Michelle Finn bidding for Cross-Country glory on home soil

32-year-old is a model of consistency and will be leading home challenge in Europeans

Michelle Finn will be leading the Irish challenge in this weekend’s European Cross-Country. Photograph: Sam Barnes/Sportsfile

Michelle Finn will be leading the Irish challenge in this weekend’s European Cross-Country. Photograph: Sam Barnes/Sportsfile

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For the best part of two years now Michelle Finn has been quietly plotting her plan of attack, and Sunday will see the final unleashing of it. If team medals are to be won at a European Cross-Country back on home ground for the first time since 2009 then Finn intends on leading the chase and the hunt.

A year later than originally scheduled, drawing some of the strongest runners from across Europe, Sunday’s event is in part about making up for 2019, when she missed out on making the Irish women’s team that came away from Lisbon with silver medals. Finn felt she was good enough to be there that day, still feels that way.

So when team places for Abbotstown were on offer, at the National Cross-Country in Santry last month, Finn reached out early and grabbed hers, taking over the senior women’s race after the opening lap and winning by 12 seconds from Sarah Healy. It was a statement of style and substance, and Sunday should be too.

The chances of team medals in the women’s race may ultimately hinge on how well Fionnuala McCormack recovers from running that brilliant lifetime best of 2:23:58 at Sunday’s Valencia marathon, especially given conditions aren’t looking great for Sunday. The women’s race gets headline treatment, the last of seven, potentially the game-maker.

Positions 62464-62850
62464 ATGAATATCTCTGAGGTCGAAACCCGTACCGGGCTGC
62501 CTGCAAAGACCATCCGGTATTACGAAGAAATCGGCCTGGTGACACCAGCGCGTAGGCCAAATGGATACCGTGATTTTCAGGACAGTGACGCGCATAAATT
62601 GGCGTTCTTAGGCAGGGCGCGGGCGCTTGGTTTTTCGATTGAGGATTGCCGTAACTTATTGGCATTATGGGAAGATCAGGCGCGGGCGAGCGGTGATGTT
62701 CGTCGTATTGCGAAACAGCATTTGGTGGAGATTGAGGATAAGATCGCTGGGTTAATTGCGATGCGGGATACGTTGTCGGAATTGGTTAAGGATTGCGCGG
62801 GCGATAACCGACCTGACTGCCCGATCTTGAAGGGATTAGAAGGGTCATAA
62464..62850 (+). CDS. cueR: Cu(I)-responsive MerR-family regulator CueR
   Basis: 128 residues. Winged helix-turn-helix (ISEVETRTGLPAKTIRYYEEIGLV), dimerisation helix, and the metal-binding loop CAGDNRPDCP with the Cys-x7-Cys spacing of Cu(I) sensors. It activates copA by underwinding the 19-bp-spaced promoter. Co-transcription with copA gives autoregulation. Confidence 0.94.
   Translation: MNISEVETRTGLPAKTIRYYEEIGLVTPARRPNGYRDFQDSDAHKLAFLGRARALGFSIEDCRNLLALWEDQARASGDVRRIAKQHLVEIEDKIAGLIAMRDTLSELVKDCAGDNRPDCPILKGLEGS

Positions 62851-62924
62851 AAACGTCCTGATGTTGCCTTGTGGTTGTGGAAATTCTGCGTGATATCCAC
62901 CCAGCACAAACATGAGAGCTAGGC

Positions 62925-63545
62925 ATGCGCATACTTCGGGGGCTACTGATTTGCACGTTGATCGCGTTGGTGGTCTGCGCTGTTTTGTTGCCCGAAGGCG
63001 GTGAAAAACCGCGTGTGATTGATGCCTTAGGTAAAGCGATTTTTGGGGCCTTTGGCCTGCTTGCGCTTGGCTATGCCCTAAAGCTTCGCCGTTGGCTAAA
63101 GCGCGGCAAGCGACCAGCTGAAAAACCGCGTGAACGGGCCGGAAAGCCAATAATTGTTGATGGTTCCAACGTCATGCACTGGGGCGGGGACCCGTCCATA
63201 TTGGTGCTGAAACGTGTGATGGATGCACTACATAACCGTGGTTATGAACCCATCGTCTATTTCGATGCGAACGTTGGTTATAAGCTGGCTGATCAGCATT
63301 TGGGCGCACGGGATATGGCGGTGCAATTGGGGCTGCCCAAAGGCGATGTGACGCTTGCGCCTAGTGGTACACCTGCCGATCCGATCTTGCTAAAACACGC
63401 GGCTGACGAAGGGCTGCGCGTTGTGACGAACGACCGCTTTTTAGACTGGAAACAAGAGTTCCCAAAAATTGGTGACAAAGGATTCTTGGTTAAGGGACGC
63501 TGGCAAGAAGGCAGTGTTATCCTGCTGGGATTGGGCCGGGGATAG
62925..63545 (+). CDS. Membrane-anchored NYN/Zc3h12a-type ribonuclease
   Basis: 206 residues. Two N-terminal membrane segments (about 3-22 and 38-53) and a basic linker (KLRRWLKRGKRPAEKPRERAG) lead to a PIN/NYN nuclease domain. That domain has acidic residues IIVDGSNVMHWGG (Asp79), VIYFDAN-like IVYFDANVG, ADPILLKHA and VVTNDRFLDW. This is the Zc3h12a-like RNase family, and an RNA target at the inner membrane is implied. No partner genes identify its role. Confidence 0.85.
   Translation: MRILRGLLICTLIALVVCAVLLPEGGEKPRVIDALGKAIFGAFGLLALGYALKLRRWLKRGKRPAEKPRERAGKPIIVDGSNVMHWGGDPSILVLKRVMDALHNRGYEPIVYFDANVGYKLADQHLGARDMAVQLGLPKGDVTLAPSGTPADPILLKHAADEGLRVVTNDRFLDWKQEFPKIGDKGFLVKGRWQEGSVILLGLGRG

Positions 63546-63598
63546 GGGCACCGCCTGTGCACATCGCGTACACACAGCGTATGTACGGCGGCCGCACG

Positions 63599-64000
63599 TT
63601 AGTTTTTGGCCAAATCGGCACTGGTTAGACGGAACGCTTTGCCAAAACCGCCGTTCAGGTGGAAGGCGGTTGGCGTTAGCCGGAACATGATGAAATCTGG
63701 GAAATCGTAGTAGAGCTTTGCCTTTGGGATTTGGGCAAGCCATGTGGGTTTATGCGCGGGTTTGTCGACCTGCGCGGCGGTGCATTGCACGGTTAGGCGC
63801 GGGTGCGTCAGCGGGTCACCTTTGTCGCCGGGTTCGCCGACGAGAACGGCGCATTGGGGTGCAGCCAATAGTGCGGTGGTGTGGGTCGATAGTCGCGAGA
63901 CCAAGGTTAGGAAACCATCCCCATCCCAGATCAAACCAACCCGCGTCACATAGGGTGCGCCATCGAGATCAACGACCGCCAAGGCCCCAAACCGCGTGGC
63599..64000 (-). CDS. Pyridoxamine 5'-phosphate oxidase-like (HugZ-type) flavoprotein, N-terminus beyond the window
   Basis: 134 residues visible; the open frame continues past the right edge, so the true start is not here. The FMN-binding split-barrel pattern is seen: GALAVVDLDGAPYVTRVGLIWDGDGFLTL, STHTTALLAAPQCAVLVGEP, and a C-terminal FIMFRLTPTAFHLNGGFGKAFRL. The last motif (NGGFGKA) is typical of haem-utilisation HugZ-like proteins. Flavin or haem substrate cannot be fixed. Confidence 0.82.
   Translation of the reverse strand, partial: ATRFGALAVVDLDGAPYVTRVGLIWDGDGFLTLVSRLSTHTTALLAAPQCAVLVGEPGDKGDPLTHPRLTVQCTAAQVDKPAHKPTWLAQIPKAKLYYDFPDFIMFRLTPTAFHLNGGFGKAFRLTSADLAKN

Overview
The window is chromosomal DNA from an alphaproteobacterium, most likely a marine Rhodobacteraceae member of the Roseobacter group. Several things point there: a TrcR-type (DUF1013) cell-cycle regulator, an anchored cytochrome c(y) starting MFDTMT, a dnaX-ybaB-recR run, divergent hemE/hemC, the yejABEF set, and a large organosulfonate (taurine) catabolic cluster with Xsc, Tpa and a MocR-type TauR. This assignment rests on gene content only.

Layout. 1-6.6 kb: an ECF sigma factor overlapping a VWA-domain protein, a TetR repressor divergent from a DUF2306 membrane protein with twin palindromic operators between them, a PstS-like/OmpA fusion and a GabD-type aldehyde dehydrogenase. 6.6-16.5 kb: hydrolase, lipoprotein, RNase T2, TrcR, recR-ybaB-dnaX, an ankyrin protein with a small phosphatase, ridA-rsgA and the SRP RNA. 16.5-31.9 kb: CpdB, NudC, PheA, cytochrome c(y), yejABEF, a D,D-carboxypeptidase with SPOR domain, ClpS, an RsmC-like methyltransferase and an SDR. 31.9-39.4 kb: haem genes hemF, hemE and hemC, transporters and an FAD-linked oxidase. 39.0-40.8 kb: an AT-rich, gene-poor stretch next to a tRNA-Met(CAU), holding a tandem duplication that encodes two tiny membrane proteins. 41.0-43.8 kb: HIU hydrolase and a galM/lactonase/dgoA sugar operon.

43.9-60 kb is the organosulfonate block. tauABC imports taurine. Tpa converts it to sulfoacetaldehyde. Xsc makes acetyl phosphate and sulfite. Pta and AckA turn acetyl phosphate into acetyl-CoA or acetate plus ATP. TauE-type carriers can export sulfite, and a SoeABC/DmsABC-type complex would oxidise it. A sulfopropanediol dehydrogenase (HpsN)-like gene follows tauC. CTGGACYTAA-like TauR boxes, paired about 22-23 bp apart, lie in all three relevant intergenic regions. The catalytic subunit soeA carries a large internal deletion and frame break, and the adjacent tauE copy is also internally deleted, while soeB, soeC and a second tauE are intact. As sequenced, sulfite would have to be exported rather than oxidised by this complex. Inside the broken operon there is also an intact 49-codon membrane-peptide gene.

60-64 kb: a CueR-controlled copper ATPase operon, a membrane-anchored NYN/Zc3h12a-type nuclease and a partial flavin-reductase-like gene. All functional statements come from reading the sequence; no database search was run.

“I had made five European Cross-Country teams in a row,” says Finn, her first appearance in 2014 also yielding team bronze medals. “Missing out in 2019, and I think I was fitter in 2019 than any of the previous five years, I know what it felt like to be that disappointed, so I was like, nothing is going to make me more disappointed.

“So going into Nationals, obviously I wanted to run well, but I was going to take a risk because if I died, missed out again, I’ve been there before. But I was confident I was fit enough, and prepared to take the risk.”

At 31, having run two successive Olympics in the 3,000m steeplechase, two World Championships, plus European Championships indoors and out, Finn may in some ways be a victim of her own consistency. She ran her lifetime best of 9:29.25 this summer, now just a second shy of the national record, and while originally think she may retire after Tokyo, Paris 2024 is now back on the radar.

Her move to train with the Dublin Track Club, under coach Feidlhlim Kelly, has also paid dividends – though Leevale AC will always be home – and she feels that consistency should be transferring to some more satisfying results.

“I think maybe one of the reasons I’m so consistent is that I wasn’t performing at my very best. Like, I’ve made so many different championships, and I’m always disappointed. I feel it’s easy to be consistent when you’re running 80 per cent of your ability, or something like that. I kind of feel I was making these championships, just not really doing anything really good.

“I’m not injury prone, feel I’ve a good idea when to push hard, when to ease back, not tip over the line. That’s one of my better strengths as a runner, just stay in one piece, which is one of the main things in staying consistent. But I also think in order to get better I do need to push on a bit, hopefully I can do that this year.”

She feels in the best shape of her life now: “I probably am, because I just ran a 3k PB as well, at the same time it’s hard to compare cross-country, I don’t feel I did anything absolutely spectacular at Nationals, so I think there is room for improvement.”

Finn ended up with a kidney infection, two days after racing in Tokyo, still she’s committed full-time to her training and progression, one of the new Irish athletes in a position to that, relishing the chance that Sunday brings.

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